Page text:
Thursday, May 9, 2013

Long update! Campo to Warner Springs - mile 109.5

I arrived in San Diego looking much like Indiana Jones in my white fishing shirt, tan pants and over sized sun hat (no beard though).  Rob Riess, a trail angel in San Diego picked me up, let me sleep in his house, gave me a container of alcohol and drove me and two other hikes over an hour to the trail head at Campo.  I was elated, having quit my job not 6 days prior and finding myself in a completely foreign landscape and with no remaining commitments other than walking for 2650 miles and sleeping outside for five months.
Clean and fresh at the start!
The trail wound its way around the town of Campo and out into the desert.  It was unlike anything I have experienced previously; desert shrubs growing around the husks of burnt trees and dry sand.  The trail is graded for horses and winds up and around hills.  Vast landscapes lay alongside your path as there are few trees taller than belly button height. Often the trial seems cut right from the bedrock of the slope.  It makes me wonder about the history and who built each section that would eventually be linked to become the PCT.
Burned landscapes abound
Trail cut from the hillside
The first 20 miles of trail from Campo are almost entirely free of reliable water sources.  I had a great internal debate about how much water to take for the trail, too much and the extra weight would slow me down, too little and dehydration would make things uncomfortable.  I have also never hiked 20 miles in a day before but had heard the trail was easier than most of the trails I'm used to.  I ended up taking about 5.5 liters, which lasted until about a mile from my first campsite at Lake Morena.  The weather was so dry and the site so free of bugs that I decided to cowboy camp, or camp without shelter for the first night.
Cowboy camping in style!
I awoke to tired muscles and no dew.

 Unfortunately I missed a turn coming out of the campground and got lost for an hour.  Six miles later began a 14 mile climb that I would finish the next morning.  The temperatures rose to over 90 degrees and with no shade on the trail I made due with my hiking umbrella when the wind died down.  Eventually I camped in a canyon and nursed my blisters.  The next day I limped 5 miles into Mount Laguna, a small town, to take care of blisters and get a larger pair of shoes.  I went from a size 11.5 to a size 13!  The outfitter in town was amazing, he stocked more lightweight gear into that tiny store than you can imagine.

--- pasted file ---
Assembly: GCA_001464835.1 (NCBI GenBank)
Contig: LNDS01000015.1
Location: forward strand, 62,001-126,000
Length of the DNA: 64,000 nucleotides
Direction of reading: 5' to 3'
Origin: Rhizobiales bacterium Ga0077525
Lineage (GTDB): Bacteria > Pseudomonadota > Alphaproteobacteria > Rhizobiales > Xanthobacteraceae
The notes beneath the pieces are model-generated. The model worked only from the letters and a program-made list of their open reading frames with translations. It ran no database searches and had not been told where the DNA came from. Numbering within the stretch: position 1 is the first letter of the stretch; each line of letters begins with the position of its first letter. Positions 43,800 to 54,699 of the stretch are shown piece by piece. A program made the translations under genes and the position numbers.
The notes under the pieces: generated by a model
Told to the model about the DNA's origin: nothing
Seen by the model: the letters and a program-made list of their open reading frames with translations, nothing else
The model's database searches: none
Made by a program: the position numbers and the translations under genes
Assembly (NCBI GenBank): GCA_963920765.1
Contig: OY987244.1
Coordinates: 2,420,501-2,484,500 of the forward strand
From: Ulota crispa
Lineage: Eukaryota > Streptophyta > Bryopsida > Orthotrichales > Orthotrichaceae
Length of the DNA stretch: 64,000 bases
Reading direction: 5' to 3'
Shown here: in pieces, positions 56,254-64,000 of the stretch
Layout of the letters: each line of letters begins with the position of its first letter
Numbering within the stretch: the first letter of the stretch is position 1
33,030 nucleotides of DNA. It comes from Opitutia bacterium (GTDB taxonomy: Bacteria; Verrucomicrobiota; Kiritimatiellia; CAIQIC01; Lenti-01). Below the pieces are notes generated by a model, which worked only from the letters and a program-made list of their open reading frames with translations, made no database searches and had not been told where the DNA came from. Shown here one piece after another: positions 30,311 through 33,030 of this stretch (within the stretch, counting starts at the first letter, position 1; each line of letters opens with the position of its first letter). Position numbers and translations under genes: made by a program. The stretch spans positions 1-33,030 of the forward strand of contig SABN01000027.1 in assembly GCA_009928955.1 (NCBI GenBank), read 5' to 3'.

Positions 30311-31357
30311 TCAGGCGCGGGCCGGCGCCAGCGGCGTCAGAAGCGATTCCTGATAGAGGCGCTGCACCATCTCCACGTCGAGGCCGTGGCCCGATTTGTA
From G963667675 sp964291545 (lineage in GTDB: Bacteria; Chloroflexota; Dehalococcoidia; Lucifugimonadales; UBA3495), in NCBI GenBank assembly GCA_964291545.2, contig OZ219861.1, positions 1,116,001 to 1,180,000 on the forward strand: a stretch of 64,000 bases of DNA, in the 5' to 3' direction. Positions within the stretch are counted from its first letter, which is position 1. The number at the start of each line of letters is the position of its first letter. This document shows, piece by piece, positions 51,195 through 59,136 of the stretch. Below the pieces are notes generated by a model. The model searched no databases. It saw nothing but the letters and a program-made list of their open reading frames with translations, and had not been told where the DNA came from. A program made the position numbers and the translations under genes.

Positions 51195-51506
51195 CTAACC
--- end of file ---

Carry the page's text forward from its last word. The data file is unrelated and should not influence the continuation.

After my short day in town I did an easy 13 miles that ended in the windiest conditions I have ever experienced. I  reached the remote campsite called out on my map only to find all the flat spots completely exposed to 60 mph winds and light rain.  Three section hikers behind me looked ahead and found sheltered sites another 200 yards down trail so I laid low with them through intense wind and rain.  My tent had a light drip in two spots but otherwise I was warm and dry in my down bag, unlike one of the section hikers who woke up in a puddle.  The next morning was almost as wet and windy as the night but in fits and starts.
Vast overlooks are everywhere along the trail, this one just after Pioneer Mall picnic area.

 I stopped after 12 miles to let my blisters dry out rather than continue on soaked feet.  The next morning I woke a few minutes after 5 am, felt motivated and after a cold breakfast of granola and rehydrated milk was on trial by 6:15.  By 9:15 I had made 9 miles to a water cache under a highway at Scissors Crossing.
Look closely and you can see the trail wind its way up that ridge
Mountains upon mountains!

 I stayed for a little while to talk to two other through hikers and the trail angel who stocks the cache but made 14 more miles by the time I set my ass down at the top of a huge ridge by another cache at third gate.  I was pretty hammered but it was only 3:30!  I find I can hike very fast, typically averaging close to 3 mph, but my blistered feet and tired ankles limit my range.  I think that in another week or two I'll be doing 25 mile days regularly.  Until then I try to stay ahead of any serious injury by doing a lot of stretching and self-massage.

Yesterday I was motivated by a community center in Warner Springs offering burgers and showers and
managed to push out 18 more miles.  I passed a mile marker at mile 100 and felt like a million bucks!  My longest backpacking trip was 28 miles before this trip and I just did 100!

My IT band on my left knee was hurting, not severely but enough to make me stop often to stretch and massage it back into compliance.  I spent last night camping out behind the community center after a burger, a shower and meeting more hikers.  Overall there are many more other through hikers than I expected.  I seem to meet several new people every day and run into half a dozen I've already met who I passed or are in the process of passing me.  Everyone hikes their own pace and I enjoy hiking alone and socializing at water stops and camp sites.  I seem to have an unusual hiking style of pushing for 2 hours without stopping, a quick five minute stretch break and another hour or two push before taking a longer break.  I don't hike with poles so I can eat, drink and change layers all while continuing to walk.  I hope my feet will toughen up after the rest day today and I can start doing longer days continuously.  The next town is 69 miles and an unthinkable 10,000 feet of elevation gain away.  I'm taking four days of food but hope to do it in less than that.

Well that's all for now, expect the next post in four days!


  1. Wow Michael, 100 miles! You are awesome and inspiring to the rest of us. Take good care of those blisters, one of my friend's just had one get infected.
    Thanks for the pictures too. Is that a mustache I see?
    Mom and Dad

  2. Strong work Mike and sweet 'stache! You are missed at the office.